You already know that the exercises you perform in the weight room dictate your success on the field. But do you also know how crucial the way you conduct and carry yourself between those exercises is to your future performance? As the great Vince Lombardi once said, "Winning isn't a sometimes thing. It's an all-the-time thing." In other words, if you want to be a champion, you must carry yourself like a champion at all times.
This is nothing new to the world's elite and most successful athletes. Follow these three simple weight room rules, which every champion abides by when working out.
1) Never Sit Down in the Weight Room
Who: Almost all collegiate and professional strength coaches enforce this rule.
Why: Everything you do in a weight room should have a purpose and prepare you for competition. Are you preparing to sit on the bench? If your workout allows you time to sit down, then find a new one.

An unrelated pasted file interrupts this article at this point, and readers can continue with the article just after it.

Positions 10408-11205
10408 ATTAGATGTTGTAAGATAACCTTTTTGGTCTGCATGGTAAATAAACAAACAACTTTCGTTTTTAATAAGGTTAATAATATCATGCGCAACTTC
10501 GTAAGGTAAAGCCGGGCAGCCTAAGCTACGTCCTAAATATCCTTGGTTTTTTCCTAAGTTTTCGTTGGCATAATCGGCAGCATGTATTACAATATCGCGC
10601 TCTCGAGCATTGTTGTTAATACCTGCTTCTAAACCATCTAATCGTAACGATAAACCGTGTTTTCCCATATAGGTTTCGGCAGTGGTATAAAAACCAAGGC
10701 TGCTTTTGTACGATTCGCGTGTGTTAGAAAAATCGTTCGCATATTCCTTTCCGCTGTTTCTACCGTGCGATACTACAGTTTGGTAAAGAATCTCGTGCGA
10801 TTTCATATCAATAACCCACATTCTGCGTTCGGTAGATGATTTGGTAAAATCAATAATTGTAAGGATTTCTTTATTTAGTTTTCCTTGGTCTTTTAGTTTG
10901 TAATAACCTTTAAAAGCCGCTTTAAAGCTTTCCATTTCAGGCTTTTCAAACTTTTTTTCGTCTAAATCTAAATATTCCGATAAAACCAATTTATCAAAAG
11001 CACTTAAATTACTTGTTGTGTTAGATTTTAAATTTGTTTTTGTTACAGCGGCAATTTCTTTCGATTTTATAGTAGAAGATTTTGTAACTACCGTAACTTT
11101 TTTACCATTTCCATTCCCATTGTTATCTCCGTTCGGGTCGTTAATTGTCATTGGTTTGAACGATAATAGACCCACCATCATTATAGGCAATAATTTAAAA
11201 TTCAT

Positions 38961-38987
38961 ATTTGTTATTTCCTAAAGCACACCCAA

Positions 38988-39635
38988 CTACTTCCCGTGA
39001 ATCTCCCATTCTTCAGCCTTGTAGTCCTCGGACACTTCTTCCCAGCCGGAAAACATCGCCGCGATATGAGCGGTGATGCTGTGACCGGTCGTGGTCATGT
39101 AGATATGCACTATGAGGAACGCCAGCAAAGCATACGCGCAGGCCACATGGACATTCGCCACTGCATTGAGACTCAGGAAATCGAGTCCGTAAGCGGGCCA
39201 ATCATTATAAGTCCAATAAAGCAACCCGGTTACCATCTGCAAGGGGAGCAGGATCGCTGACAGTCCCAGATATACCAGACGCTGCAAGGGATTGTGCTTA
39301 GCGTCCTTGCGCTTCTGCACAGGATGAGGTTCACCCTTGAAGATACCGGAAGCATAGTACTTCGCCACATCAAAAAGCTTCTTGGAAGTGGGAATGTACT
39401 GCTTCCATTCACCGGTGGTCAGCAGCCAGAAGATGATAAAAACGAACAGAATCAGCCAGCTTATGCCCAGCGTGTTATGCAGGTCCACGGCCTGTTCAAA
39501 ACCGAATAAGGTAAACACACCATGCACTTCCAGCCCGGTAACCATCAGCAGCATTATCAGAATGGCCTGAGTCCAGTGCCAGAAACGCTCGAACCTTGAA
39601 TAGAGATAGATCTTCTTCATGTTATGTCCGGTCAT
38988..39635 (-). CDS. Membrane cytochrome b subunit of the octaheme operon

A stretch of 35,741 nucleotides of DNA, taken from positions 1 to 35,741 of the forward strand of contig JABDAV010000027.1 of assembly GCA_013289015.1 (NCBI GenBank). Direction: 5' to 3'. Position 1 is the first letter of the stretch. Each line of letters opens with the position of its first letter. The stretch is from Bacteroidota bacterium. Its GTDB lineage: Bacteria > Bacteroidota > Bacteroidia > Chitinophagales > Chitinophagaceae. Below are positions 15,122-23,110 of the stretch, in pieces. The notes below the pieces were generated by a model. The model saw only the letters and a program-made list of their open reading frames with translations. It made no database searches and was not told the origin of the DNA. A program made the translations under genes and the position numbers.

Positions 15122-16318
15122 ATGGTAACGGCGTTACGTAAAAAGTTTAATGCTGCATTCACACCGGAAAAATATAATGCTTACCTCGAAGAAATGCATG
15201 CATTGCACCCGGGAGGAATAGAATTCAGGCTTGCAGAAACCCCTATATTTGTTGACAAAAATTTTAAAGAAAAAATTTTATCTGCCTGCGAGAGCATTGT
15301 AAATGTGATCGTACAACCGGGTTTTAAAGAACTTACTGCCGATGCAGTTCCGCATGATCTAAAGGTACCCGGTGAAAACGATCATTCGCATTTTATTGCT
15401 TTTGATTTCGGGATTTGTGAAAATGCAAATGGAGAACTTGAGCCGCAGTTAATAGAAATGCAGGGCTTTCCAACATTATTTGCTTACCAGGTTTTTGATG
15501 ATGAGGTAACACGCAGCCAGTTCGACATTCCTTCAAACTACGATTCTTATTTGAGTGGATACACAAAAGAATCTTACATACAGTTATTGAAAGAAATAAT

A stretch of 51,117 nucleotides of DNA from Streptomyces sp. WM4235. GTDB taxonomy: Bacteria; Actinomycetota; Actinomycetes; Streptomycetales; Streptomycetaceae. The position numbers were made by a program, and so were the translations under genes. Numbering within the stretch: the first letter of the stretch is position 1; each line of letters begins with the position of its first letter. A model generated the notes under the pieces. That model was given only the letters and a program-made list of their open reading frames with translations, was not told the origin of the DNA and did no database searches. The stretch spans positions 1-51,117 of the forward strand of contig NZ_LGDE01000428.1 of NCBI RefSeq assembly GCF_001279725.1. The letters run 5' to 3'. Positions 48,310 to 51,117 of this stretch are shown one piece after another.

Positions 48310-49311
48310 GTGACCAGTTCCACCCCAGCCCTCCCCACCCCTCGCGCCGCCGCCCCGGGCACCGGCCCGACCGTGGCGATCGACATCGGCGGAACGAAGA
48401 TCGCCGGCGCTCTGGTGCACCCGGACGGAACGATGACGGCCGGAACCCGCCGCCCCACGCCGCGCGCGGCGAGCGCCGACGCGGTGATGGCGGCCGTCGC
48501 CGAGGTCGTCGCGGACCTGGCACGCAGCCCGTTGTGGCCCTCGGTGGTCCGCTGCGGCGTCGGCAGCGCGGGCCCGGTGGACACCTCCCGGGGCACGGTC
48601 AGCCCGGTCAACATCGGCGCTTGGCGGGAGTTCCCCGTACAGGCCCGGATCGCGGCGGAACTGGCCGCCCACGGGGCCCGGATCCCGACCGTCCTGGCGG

2) Never Bend Over or Kneel Down to Catch Your Breath
Who: Drew Brees. After his self-assigned conditioning work, the beast breathed heavily and exclaimed, "I'm so tired, but I've got to stand tall." He continued walking and caught his breath like a champion. Six months later, he won the Super Bowl. Watch Brees perform his conditioning here.
Why: Slumping over is a sign of weakness and fatigue. If you get into the habit of doing this, you will likely exhibit the same kind of defeatist posture during games, which will give confidence to your opponents. Hands on knees=blood in the water.
3) Never Say "I Can't"
Who: Dwight Howard. He told us he has eliminated this phrase from his vernacular. That's why he is Superman and can Bench 365 pounds. Don't believe us? Watch Howard Bench Press here.
Why: Because you can. Saying "This is going to be tough" is totally fine, but when you approach a difficult task with a mindset of "I can't," you've already psyched yourself out and accepted failure.
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